- Some of the presumptive positive findings and related evidence were removed in 2016 or 2017, after the general scheme to cover up the doping of Russian athletes was first revealed by Dr Rodchenkov and then quickly confirmed by the Prof. Richard McLaren investigation. However, further significant deletions and/or alterations were made in December 2018 and January 2019 (i.e., after the WADA ExCo imposed the data requirement). These activities were concealed by back-dating of computer systems and data files in an attempt to make it appear that the Moscow data had been in their current state since 2015. Furthermore, the commands issued to execute the manipulations, deletions and back-dating were also deleted, in an attempt to avoid detection of what had been done.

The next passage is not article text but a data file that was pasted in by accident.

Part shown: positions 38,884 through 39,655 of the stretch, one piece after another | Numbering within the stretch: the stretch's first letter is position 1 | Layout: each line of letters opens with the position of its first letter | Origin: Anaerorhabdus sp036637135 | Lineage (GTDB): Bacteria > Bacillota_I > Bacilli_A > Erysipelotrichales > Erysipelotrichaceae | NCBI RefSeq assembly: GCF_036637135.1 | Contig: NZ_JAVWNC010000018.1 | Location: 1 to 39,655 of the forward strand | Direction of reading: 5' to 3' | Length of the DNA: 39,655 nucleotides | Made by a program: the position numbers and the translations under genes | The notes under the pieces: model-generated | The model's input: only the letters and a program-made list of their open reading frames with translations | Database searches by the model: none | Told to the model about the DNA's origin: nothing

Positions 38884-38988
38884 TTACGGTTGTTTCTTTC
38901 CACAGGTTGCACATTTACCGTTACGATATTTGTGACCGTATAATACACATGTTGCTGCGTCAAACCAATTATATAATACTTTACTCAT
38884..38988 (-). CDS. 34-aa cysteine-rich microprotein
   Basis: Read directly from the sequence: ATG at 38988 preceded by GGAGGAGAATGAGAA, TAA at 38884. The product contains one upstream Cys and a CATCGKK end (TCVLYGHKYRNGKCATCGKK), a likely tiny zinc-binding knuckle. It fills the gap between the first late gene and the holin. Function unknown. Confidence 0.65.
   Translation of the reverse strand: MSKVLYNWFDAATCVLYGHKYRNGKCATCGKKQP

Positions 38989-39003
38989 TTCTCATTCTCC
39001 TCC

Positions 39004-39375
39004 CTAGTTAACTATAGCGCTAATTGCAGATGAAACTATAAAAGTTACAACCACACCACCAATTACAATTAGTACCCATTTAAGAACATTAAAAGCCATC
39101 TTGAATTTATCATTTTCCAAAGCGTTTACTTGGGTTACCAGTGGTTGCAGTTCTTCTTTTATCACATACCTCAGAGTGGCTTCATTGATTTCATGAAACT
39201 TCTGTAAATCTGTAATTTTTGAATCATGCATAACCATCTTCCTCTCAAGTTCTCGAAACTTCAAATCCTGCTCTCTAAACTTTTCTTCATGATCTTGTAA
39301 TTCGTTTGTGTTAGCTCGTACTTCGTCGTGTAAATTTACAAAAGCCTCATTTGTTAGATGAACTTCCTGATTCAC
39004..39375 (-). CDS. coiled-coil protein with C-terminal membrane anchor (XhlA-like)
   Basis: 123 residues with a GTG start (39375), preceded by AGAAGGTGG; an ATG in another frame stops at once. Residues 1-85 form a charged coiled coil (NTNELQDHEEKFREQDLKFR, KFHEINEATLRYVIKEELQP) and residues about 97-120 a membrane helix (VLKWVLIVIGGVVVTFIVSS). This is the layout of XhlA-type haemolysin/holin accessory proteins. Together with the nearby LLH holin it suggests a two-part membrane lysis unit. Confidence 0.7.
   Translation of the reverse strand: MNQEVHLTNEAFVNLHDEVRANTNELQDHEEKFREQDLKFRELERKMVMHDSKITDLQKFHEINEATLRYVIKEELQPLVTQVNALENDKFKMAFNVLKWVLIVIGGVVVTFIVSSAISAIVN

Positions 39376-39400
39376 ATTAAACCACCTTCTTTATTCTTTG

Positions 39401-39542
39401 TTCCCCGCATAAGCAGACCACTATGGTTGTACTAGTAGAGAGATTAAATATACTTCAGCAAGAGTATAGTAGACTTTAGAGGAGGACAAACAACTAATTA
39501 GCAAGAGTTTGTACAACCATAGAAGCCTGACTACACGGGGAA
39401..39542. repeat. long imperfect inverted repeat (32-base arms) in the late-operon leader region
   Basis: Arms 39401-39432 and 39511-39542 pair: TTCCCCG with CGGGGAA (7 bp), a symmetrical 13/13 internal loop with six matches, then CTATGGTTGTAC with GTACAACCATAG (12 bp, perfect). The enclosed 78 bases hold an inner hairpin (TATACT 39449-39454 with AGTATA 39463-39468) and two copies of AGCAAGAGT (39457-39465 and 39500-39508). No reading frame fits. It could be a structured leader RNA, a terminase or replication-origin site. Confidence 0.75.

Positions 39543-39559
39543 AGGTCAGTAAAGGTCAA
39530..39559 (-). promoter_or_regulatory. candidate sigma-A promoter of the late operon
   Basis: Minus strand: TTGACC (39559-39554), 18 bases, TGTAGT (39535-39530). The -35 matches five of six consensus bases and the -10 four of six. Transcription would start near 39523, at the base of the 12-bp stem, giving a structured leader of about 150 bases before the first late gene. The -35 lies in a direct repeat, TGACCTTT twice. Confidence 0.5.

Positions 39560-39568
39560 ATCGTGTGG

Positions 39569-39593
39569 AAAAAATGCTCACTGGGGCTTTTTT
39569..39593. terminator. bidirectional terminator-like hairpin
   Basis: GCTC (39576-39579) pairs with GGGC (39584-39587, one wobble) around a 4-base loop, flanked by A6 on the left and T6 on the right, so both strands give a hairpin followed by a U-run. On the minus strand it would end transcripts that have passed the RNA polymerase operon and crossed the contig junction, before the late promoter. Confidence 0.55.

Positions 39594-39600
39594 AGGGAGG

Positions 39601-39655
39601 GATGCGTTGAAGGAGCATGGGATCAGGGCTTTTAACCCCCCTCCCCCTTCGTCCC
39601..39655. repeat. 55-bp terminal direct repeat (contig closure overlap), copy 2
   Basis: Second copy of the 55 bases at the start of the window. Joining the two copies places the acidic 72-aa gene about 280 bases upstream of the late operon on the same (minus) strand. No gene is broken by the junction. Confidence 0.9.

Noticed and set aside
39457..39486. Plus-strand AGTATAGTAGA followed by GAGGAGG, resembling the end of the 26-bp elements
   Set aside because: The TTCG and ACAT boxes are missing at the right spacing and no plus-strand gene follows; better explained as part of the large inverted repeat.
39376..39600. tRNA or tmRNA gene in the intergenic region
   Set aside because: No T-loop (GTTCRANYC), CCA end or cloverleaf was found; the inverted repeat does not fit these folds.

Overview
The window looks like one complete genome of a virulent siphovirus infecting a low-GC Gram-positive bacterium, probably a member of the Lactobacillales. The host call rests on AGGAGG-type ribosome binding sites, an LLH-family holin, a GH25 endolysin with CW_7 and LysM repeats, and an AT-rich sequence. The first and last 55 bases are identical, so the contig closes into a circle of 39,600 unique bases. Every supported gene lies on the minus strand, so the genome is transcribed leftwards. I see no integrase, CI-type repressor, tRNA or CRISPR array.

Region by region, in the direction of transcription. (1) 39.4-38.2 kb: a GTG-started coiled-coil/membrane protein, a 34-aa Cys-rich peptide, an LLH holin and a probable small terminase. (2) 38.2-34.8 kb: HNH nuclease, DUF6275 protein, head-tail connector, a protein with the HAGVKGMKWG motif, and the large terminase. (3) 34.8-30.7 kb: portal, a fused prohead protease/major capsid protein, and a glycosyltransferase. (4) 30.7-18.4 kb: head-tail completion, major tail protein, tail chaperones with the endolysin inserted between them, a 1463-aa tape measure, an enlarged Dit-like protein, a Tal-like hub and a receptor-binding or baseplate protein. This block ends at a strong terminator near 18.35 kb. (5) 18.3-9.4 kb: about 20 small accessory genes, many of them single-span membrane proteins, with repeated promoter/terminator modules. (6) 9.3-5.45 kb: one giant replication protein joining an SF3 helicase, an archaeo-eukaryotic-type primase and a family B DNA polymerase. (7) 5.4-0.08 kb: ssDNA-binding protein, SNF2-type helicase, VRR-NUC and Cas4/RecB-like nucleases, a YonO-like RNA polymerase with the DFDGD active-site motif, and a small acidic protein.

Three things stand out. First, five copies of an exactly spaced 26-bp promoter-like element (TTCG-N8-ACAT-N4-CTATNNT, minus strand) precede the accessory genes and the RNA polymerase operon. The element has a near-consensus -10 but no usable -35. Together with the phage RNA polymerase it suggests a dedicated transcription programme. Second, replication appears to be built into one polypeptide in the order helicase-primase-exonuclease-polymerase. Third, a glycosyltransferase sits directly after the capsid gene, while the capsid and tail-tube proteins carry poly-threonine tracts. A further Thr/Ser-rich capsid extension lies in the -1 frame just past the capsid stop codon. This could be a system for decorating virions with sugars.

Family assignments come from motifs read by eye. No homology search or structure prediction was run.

- In addition, on or after 25 November 2018 (i.e., again, after the data requirement was imposed), but before 10 January 2019 (i.e., before the Moscow data were made available to the WADA team), someone in the Moscow Laboratory:
– planted fabricated evidence into the LIMS database (purported messages between laboratory staff members) to support the argument now being advanced by the Russian authorities that it was Dr. Grigory Rodchenkov and two co-conspirators who falsified entries in the Moscow LIMS database as part of a scheme to extort money from athletes; and
– deleted from the LIMS database important evidence proving that another laboratory staff member was involved in the cover-up of doping by Russian athletes in 2014 and 2015. That staff member is currently an important witness for the Russian side in several cases, in which he denies there was any conspiracy to protect Russian athletes from exposure for doping, and calls Dr. Rodchenkov a liar.
The CRC concluded that this is “an extremely serious case of non-compliance with the requirement to provide an authentic copy of the Moscow data, with several aggravating features”.